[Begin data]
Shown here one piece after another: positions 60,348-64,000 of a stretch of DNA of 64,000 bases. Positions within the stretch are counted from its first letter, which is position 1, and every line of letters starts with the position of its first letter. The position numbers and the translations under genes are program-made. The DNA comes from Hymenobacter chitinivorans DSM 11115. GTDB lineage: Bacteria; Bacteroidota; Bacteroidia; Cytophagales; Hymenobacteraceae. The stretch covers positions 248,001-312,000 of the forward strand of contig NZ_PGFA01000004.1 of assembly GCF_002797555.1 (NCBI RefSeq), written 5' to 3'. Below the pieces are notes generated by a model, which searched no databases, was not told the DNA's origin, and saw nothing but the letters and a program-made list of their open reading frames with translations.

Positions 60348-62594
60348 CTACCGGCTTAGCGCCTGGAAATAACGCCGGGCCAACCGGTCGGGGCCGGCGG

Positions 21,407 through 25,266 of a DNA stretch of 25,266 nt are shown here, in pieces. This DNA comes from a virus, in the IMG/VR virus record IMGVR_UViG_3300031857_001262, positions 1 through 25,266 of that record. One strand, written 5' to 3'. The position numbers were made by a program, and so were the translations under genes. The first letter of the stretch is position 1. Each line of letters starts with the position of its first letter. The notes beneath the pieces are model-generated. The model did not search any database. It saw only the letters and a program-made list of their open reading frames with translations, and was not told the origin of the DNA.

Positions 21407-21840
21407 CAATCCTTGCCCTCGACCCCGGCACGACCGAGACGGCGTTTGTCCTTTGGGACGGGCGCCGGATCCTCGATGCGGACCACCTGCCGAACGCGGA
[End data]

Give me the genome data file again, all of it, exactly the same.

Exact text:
Shown here one piece after another: positions 60,348-64,000 of a stretch of DNA of 64,000 bases. Positions within the stretch are counted from its first letter, which is position 1, and every line of letters starts with the position of its first letter. The position numbers and the translations under genes are program-made. The DNA comes from Hymenobacter chitinivorans DSM 11115. GTDB lineage: Bacteria; Bacteroidota; Bacteroidia; Cytophagales; Hymenobacteraceae. The stretch covers positions 248,001-312,000 of the forward strand of contig NZ_PGFA01000004.1 of assembly GCF_002797555.1 (NCBI RefSeq), written 5' to 3'. Below the pieces are notes generated by a model, which searched no databases, was not told the DNA's origin, and saw nothing but the letters and a program-made list of their open reading frames with translations.

Positions 60348-62594
60348 CTACCGGCTTAGCGCCTGGAAATAACGCCGGGCCAACCGGTCGGGGCCGGCGG

Positions 21,407 through 25,266 of a DNA stretch of 25,266 nt are shown here, in pieces. This DNA comes from a virus, in the IMG/VR virus record IMGVR_UViG_3300031857_001262, positions 1 through 25,266 of that record. One strand, written 5' to 3'. The position numbers were made by a program, and so were the translations under genes. The first letter of the stretch is position 1. Each line of letters starts with the position of its first letter. The notes beneath the pieces are model-generated. The model did not search any database. It saw only the letters and a program-made list of their open reading frames with translations, and was not told the origin of the DNA.

Positions 21407-21840
21407 CAATCCTTGCCCTCGACCCCGGCACGACCGAGACGGCGTTTGTCCTTTGGGACGGGCGCCGGATCCTCGATGCGGACCACCTGCCGAACGCGGA